The question we ought to be asking is this: How might we frame African identity inclusively, so that we holistically acknowledge the heterogeneities among Africans but without falling hostage to ‘race’? We cannot answer this in dogmatic terms or within a short space, but can begin to think about some of the foundational architecture of inclusive Africanness. In constructing this foundation, we need not deny the materiality of ‘race’ in our daily identitarian lives and its place in the naming of Africa and Africans. Ultimately, we need a transformative identitarian template to ensure that we develop a historically conscious, progressive and, above all, inclusive notion of Africanness that shies away from nativism and gives recognition to all people who belong to Africa.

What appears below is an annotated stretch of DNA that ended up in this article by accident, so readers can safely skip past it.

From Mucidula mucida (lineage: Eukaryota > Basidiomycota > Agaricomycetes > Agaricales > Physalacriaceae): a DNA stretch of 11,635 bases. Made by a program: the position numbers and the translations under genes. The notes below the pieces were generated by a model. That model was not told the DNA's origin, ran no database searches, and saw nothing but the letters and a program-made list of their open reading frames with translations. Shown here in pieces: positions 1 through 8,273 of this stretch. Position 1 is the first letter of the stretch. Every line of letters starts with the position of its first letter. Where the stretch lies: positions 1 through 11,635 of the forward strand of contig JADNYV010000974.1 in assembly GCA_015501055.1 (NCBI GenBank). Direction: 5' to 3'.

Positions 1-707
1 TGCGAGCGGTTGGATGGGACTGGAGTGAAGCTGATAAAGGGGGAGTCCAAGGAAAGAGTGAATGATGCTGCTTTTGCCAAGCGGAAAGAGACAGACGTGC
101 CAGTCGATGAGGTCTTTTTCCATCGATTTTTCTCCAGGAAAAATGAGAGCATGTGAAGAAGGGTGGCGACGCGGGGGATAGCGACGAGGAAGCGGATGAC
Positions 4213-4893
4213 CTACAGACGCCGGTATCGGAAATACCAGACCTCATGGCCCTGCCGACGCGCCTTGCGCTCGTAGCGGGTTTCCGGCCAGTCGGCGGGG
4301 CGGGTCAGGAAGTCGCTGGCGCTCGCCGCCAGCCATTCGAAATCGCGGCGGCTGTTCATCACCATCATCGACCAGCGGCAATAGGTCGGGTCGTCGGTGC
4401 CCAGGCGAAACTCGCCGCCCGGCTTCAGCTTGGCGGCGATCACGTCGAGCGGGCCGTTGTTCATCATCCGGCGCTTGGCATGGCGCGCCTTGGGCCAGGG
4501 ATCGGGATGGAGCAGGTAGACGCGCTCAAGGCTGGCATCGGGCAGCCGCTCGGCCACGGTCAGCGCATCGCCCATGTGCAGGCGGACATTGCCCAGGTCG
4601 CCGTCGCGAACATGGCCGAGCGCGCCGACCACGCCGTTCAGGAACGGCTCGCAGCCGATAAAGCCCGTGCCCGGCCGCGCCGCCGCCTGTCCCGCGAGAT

We should concede that, like all identities, racial identities are subject to the play of history such that they are always in the making. We should think less of identity as a completed representational entity that is fixed and closed. Rather, as cultural theorist Stuart Hall argues, we are better served by a concept that treats identity as an unfinished process of identification, which in the end amounts to positioning. Identities do not signal a stable core of the pure self that unfolds through the vicissitudes but remain the same. Instead, identities are made within historical and cultural discourses and are open to ‘contamination’.

Identity is becoming and being; it is how we have been positioned by or how we position ourselves within discourse. Ultimately, the enunciation of an identity, whether African or otherwise, is a positional attempt to articulate solidarity and allegiance with another person or group, and not a claim to the completeness of the identity.